Sir Richard Branson has been linked to two of the four shortlisted bids for Virgin Australia, according to separate newspaper rumours.
Administrator Deloitte is reported to have whittled down indicative offers to those from private equity firm BGH Capital, US aviation company Indigo Partners, New York investors Cyrus Capital Partners and Boston investment company Bain Capital.
The Australian reports that Bain will link up with Sir Richard’s Virgin Group if it makes it to the final two; while The AFR suggests it could in fact be Cyrus Capital Partners, given it was one of the original backers of Virgin America.
Deloitte has so far refused to reveal the shortlist, but said in a statement the candidates were “well funded and possessing deep aviation experience”.
Friday was deadline day for indicative bids, though the final deadline for interest is not until 12 June.
The state of Queensland is not expected to show its hand until later on.
However, the potential re-emergence of Sir Richard and his Virgin brand was the big talking point of revelations to emerge on Monday afternoon.
Cyrus Capital is based in the US but has a presence in Europe. It led a consortium that owned the ill-fated Flybe, Europe’s biggest regional carrier that became the first major casualty of the coronavirus crisis.
The AFR said the Virgin Group was already in that consortium, and plans were that a new airline would be branded ‘Virgin Connect’. In 2005, Cyrus became an investor in Virgin America, which was eventually sold to Alaska Airlines in 2016 for $2.6 billion.
However, surprisingly, The Australian speculated that Virgin could instead be quietly working with Bain Capital, given that they have a joint venture in the cruise industry with Virgin Voyages.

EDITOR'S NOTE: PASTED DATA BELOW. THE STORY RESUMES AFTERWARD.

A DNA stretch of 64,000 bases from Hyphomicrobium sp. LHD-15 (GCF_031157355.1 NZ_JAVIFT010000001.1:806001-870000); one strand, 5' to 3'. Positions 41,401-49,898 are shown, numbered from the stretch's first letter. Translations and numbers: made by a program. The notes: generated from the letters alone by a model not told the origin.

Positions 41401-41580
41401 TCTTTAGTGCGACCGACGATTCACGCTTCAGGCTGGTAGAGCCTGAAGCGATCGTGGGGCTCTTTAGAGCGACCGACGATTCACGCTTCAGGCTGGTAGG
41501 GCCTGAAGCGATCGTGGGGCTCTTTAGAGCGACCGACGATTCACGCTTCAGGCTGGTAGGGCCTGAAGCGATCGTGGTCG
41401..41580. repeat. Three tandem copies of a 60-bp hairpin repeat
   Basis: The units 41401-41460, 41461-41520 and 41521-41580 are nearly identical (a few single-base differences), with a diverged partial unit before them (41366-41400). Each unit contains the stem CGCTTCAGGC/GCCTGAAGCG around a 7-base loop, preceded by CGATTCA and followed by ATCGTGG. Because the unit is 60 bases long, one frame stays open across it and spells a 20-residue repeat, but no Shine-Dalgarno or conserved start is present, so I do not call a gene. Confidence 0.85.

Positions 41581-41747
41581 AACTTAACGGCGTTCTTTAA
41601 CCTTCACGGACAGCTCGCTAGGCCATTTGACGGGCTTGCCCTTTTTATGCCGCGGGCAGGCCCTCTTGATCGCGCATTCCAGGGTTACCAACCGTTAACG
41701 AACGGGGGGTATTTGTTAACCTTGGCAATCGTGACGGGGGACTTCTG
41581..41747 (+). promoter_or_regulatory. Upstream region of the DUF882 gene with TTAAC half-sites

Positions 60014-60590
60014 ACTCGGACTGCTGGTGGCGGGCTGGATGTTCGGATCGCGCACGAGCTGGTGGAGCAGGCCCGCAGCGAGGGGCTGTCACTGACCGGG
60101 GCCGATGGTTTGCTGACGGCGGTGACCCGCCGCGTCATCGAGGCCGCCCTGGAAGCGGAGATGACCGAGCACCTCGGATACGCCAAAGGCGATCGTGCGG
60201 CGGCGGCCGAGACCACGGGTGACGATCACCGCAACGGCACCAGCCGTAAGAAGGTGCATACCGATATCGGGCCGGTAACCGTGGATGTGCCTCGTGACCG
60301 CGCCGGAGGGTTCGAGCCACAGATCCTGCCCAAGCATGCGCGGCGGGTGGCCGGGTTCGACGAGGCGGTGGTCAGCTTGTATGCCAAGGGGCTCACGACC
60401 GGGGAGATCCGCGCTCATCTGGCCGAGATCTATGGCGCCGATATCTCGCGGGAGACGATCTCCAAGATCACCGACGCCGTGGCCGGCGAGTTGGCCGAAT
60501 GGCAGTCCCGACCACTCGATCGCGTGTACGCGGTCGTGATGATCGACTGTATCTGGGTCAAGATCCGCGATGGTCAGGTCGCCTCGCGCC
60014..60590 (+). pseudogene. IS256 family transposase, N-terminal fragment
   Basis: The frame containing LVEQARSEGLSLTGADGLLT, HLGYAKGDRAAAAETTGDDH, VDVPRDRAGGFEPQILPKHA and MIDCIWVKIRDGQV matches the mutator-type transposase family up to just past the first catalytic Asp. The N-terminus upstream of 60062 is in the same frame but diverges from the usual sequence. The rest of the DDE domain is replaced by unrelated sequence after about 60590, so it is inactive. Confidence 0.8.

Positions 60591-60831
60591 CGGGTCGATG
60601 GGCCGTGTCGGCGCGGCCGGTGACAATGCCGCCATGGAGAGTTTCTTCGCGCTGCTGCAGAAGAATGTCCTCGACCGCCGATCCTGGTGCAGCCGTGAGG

It has also emerged previous frontrunners InterGlobe Enterprises and Brookfield didn’t make the shortlist, with the latter allegedly angry at Deloitte for overseeing an “overly complicated” process.
Lead administrator Vaughan Strawbridge said, “The parties have also worked constructively with the administration process and put forward credible indicative bids. Importantly, each has a plan for the business which can secure the future for thousands of Virgin Australia employees.
“We received more interest than anticipated from parties who are eager to be a part of the future of Virgin Australia.”
On Friday, Deloitte revealed nearly 20 interested parties had been granted access to the data room and eight to a “Virgin 2.0 business plan”.
Earlier, Australian Aviation reported that Velocity Frequent Flyer members will be able to redeem their points on domestic flights from 1 September, after previously freezing the service when Virgin Australia entered administration.
The business, which is separate to the airline, said in a statement it was “hopeful” coronavirus travel restrictions and border closure would be lifted in July, in line with Prime Minister Scott Morrison’s three-step lockdown exit plan unveiled last week.